- Haarith Ndiaye is the UK delegate for Health. He is an academic junior doctor working within the NHS, with a keen interest in quality improvement, and in his spare time he works to increase accessibility to higher education in disadvantaged communities.
Over recent weeks, the Y7 delegates have been getting to know each other and have been communicating with their international counterparts. The delegates have also been preparing a public consultation of young people and have been involved in discussions with Government departments.
One of the roles of the Y7 is to engage with Government to learn about their priorities for G7 talks. They will then consider whether these are enough for young people and discuss and negotiate these to potentially go into the Y7 communique, for presentation to the G7 world leaders.
Dominic Jones, UK delegate for the Economy told The Speaker what the delegates are hoping to achieve:
“We’re aiming to amplify the voice of young people in the UK on the international stage to ensure that their priorities are heard, discussed and hopefully lead to positive action being taken.”
This year, G7 talks will likely centre around recovering from the Coronavirus pandemic and topics such as distributing vaccines. Therefore, some topics pushed forward by the Y7 are potentially unlikely to be focused on much this year – though it is hoped that leaders will discuss and adopt some of the policy ideas this year or next year.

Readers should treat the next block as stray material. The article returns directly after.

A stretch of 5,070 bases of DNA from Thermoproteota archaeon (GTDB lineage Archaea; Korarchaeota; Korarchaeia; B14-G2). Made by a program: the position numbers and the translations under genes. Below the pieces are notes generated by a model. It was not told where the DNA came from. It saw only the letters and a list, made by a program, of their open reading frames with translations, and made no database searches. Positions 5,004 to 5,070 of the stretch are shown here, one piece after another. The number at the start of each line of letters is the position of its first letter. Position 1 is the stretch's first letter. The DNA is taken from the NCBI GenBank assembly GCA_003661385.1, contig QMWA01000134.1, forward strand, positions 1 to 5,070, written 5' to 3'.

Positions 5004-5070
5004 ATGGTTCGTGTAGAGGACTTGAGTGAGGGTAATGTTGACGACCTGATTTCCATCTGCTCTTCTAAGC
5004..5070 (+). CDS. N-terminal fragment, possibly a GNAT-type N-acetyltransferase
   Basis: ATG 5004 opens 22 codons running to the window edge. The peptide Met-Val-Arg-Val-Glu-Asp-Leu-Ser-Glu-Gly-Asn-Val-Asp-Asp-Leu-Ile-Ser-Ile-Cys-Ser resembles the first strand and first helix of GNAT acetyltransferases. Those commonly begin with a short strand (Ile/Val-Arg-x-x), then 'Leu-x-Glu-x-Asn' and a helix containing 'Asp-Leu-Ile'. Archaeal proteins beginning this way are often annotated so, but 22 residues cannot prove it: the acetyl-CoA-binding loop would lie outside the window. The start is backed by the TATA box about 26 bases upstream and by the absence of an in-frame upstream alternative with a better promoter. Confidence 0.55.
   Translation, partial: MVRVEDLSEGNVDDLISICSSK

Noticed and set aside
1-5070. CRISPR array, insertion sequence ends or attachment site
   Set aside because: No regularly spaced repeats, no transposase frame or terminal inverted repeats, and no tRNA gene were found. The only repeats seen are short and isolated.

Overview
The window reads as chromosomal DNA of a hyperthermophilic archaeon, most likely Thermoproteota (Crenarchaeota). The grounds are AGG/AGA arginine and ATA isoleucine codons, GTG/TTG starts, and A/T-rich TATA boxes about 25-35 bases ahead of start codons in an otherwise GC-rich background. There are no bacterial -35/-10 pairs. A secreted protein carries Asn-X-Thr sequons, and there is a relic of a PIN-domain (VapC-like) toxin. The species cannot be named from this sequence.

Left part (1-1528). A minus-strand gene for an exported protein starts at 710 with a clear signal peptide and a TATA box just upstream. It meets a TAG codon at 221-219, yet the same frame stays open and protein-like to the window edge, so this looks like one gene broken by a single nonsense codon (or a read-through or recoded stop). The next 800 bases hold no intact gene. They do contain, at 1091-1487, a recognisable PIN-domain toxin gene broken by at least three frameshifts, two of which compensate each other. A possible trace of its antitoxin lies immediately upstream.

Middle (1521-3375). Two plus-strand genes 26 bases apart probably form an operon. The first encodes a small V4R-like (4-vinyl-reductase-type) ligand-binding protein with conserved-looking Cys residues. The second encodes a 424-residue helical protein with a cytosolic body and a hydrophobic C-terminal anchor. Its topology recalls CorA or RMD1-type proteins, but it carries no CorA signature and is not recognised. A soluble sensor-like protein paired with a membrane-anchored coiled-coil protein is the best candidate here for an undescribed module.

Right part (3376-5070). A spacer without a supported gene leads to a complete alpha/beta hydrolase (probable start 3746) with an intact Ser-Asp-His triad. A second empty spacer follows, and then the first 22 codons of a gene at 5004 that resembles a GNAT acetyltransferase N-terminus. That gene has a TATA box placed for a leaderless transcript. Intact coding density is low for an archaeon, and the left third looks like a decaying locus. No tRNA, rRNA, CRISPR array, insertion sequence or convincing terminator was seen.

Dominic said that he is particularly keen to focus on skills and employment opportunities and to get leaders to acknowledge the scale of the problems impacting young people. Through national direction on the topics, Dominic wants to see opportunities increased for everyone but particularly disadvantaged people and action taken to tackle inequality and child poverty. He added:
“Education doesn’t end when we hit 18. We need there to be a focus on skills for life and work rather than skills to pass exams – and there needs to be a wider educational offering in society throughout people’s lives.”
“I felt really overwhelmed at the start of my role but it is very exciting and I want to use that excitement to help drive change so that more young people can get opportunities”
This week, the Y7 in the UK are launching a consultation, with questions such as,
- Which areas of climate change or the environment require the most attention?
- To what extent do you feel equipped with the necessary digital skills and effective training to succeed in daily life?
- Based on how the world responded to the COVID-19 pandemic, what general approach do you think the UK should advocate for in the next pandemic?
Led by polling company Opinium, these will inform the next stages of consultation, with a series of focus groups and Democracy Cafe sessions being run to further explore the interests and concerns of young people.
The consultation is taking place online and is designed to help inform the UK position at the pre-negotiations ahead of the Y7 Summit, which will take place in early May. Young people aged 14-30 are encouraged to take part in the survey online, which is open until Sunday 14th March.
In a time of unprecedented challenges, the Y7 is aiming to make sure that young people’s views are listened to.